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Western

Hospital hopes to heal itself by hooking up

The straw that broke Haywood Regional Medical Center’s back — February’s Medicare and Medicaid decertification after the death of a 37-year-old woman was linked to a medication error — might be the one that gets it up and around again. The crisis nudged the hospital, which gets more than 60% of its $128 million top line from federal insurance programs, to look for a bigger, richer partner. Choices? Charlotte-based Carolinas HealthCare System, Winston-Salem-based Novant Health and Asheville-based Mission Health System. “It — decertification — was the impetus,” CEO Mike Poore says. “It got us going.”

Problems began after the death and an inspection in January that found the level of medication errors unacceptable. Loss of patients forced the hospital, whose roughly 900 employees made it Haywood County’s third-largest employer, to cut hours for all staffers and order two-week layoffs for more than 100.

Certification was restored in May, but not before the 170-bed hospital in Clyde had drained its reserves, been abandoned by major private insurers — most are now back — and undergone an upheaval that saw several top executives and its board chairwoman resign. Poore succeeded interim CEO Al Byers in October. He says Haywood Regional and WestCare Health System, which covers neighboring Graham, Swain, Jackson and Macon counties, have asked the three larger health systems to submit proposals by mid-January.

Like most small, rural hospital systems, these two are struggling with the high costs of medical technology and staffing and pressure from insurers. “Decertification was a big hit to our reserves, and what we’re trying to do now is work for the future,” Poore says. “There’s not an imminent issue that we have to merge, but access to capital will continue to be an issue, along with the ability to contract with third-party payers.”

Hospitals have long complained that giant managed-care insurers force them to operate with little or no profit. At the same time, insurers and patients demand expensive technology. “It’s hard to carry that overhead in a single hospital in a rural setting,” Poore says. But why hook up with a neighboring hospital system, WestCare, to ask even bigger systems for a deal?

Partly payback. WestCare absorbed many of Haywood Regional’s patients and physicians when Haywood lost the federal programs. “WestCare is our neighbor, and during our tribulations, it was very supportive,” Poore says. “Our boards began these discussions during that time.” Then they borrowed a page from the insurers that were strong-arming both. “There’s strength in numbers.”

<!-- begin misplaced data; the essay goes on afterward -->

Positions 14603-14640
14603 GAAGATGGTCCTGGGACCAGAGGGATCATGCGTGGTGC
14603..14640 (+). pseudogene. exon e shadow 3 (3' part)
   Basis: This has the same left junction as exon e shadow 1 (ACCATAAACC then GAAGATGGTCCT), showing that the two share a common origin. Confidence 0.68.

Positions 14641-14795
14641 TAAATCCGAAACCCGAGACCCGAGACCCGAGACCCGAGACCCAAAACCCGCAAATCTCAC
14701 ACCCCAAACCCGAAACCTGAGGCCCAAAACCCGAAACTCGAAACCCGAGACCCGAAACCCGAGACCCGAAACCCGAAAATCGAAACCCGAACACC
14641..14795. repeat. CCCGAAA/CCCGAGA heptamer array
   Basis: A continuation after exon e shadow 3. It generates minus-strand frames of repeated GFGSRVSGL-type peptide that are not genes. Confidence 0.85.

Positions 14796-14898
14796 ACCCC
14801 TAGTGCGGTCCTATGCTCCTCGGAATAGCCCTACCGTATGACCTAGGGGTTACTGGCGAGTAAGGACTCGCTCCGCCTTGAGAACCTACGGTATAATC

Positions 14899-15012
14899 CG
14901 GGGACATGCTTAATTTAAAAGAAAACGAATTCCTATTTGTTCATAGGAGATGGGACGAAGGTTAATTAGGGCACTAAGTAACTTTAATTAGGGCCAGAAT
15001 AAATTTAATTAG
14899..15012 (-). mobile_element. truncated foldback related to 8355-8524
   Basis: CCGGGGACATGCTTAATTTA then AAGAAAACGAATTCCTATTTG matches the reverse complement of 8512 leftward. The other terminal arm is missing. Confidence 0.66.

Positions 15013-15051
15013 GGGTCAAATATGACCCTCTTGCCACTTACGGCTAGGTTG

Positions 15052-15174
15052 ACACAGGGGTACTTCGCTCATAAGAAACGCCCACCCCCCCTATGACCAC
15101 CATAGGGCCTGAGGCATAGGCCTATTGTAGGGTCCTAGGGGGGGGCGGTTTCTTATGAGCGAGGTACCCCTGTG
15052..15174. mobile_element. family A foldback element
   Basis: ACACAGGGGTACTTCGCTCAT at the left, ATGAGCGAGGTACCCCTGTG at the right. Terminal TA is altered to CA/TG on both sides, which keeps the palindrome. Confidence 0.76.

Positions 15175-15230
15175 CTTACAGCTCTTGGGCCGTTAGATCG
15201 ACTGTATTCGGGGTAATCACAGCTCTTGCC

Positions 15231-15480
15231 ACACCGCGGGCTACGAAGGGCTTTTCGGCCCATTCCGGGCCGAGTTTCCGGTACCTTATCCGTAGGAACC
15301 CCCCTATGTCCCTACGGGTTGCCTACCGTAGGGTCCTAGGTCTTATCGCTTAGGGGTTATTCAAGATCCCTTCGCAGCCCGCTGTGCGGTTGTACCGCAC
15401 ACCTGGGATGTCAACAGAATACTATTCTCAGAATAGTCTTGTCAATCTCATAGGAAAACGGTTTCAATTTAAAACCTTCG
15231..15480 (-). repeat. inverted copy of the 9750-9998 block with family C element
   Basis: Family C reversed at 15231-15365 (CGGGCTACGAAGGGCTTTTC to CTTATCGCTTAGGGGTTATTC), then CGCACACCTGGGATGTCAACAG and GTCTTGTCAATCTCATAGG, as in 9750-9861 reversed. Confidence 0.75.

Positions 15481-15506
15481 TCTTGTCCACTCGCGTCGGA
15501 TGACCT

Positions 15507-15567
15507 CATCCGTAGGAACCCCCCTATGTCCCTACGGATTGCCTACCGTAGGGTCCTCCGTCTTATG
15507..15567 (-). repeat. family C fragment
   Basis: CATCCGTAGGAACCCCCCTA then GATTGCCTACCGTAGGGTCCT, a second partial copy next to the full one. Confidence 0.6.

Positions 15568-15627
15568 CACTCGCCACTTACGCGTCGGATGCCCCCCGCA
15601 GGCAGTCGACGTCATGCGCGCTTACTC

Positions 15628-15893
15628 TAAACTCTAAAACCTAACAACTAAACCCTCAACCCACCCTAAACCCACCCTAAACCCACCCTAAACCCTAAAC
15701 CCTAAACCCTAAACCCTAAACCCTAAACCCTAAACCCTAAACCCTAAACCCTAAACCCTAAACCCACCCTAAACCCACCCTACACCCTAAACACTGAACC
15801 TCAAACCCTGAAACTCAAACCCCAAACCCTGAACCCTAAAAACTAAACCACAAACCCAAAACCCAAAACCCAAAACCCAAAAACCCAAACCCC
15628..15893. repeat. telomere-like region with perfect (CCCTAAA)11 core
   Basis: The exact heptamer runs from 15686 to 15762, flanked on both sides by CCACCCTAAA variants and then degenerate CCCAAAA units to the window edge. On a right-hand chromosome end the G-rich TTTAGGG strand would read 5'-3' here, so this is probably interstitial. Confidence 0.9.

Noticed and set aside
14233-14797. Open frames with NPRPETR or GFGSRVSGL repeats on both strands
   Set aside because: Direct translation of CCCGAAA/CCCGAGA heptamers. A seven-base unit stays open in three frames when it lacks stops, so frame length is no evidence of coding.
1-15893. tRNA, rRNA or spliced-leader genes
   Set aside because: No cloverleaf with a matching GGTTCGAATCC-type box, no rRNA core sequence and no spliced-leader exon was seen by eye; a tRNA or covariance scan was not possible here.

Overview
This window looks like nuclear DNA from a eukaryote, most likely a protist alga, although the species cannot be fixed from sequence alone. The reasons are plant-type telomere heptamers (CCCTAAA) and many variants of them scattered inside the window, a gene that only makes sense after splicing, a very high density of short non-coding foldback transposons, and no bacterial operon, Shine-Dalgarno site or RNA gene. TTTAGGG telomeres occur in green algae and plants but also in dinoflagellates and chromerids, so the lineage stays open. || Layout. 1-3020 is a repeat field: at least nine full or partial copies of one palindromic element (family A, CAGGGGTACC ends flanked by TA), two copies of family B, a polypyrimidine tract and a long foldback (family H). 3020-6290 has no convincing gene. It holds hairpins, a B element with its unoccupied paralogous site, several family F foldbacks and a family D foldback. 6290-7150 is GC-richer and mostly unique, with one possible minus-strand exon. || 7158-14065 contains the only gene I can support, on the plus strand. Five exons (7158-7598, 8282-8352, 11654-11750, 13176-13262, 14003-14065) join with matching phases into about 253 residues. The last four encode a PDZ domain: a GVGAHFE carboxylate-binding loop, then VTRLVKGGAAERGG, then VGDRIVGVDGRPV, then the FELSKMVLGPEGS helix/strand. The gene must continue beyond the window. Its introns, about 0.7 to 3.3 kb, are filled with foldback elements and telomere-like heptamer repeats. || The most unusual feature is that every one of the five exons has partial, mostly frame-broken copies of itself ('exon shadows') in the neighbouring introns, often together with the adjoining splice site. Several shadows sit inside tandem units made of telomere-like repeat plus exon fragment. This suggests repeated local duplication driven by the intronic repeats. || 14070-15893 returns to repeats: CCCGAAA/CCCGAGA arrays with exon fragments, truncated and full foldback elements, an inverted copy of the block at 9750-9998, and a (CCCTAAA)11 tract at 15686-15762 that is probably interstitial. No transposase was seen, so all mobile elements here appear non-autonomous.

LENOIR — The City Council and Caldwell County commissioners agreed to pay $2 million to St. Louis-based Furniture Brands Internationalas an incentive to consolidate Broyhill Furniture Industries’ upholstery manufacturing here. It will employ about 670 in the first quarter and plans to add more than 400 jobs within three years.

FOREST CITYMako Marine International will close its boat factory here by the end of the year, idling about 125 workers. The Springfield, Mo., company blamed the poor economy.

OLD FORTInternational Automotive Components laid off 60 of nearly 570 employees at its plant here. The Dearborn, Mich.-based company cited the slowdown in the auto industry. IAC acquired the plant, which makes carpet for automobiles, from Collins & Aikman in October 2007.

BANNER ELK — Raleigh-based Curtis Media Group bid $2.3 million to buy six radio stations in the region from Aisling Broadcasting, which went into court receivership earlier this year. Curtis owns 19 stations. The deal requires approval from a judge and the Federal Communications Commission, which could take until the end of the year.

LYNNGrover Industries; closed its yarn plant here, idling about 30. The company, based in the Cleveland County town it is named for, blamed overseas competition. It hopes to sell the 50,000-square-foot building.

BLACK MOUNTAINFLS Energy, which designs and installs solar-energy systems, plans to open a solar farm on seven acres in Canton next year. It will produce about 1.6 million kilowatts of electricity a year, enough to power about 1,100 homes, and sell the power to Raleigh-based Progress Energy.

BOONE — Donations to Appalachian State University reached a record $24.7 million last fiscal year, nearly double the amount the year before. The success of the school’s football team, which won its third straight national championship in its division, played a part, officials believe.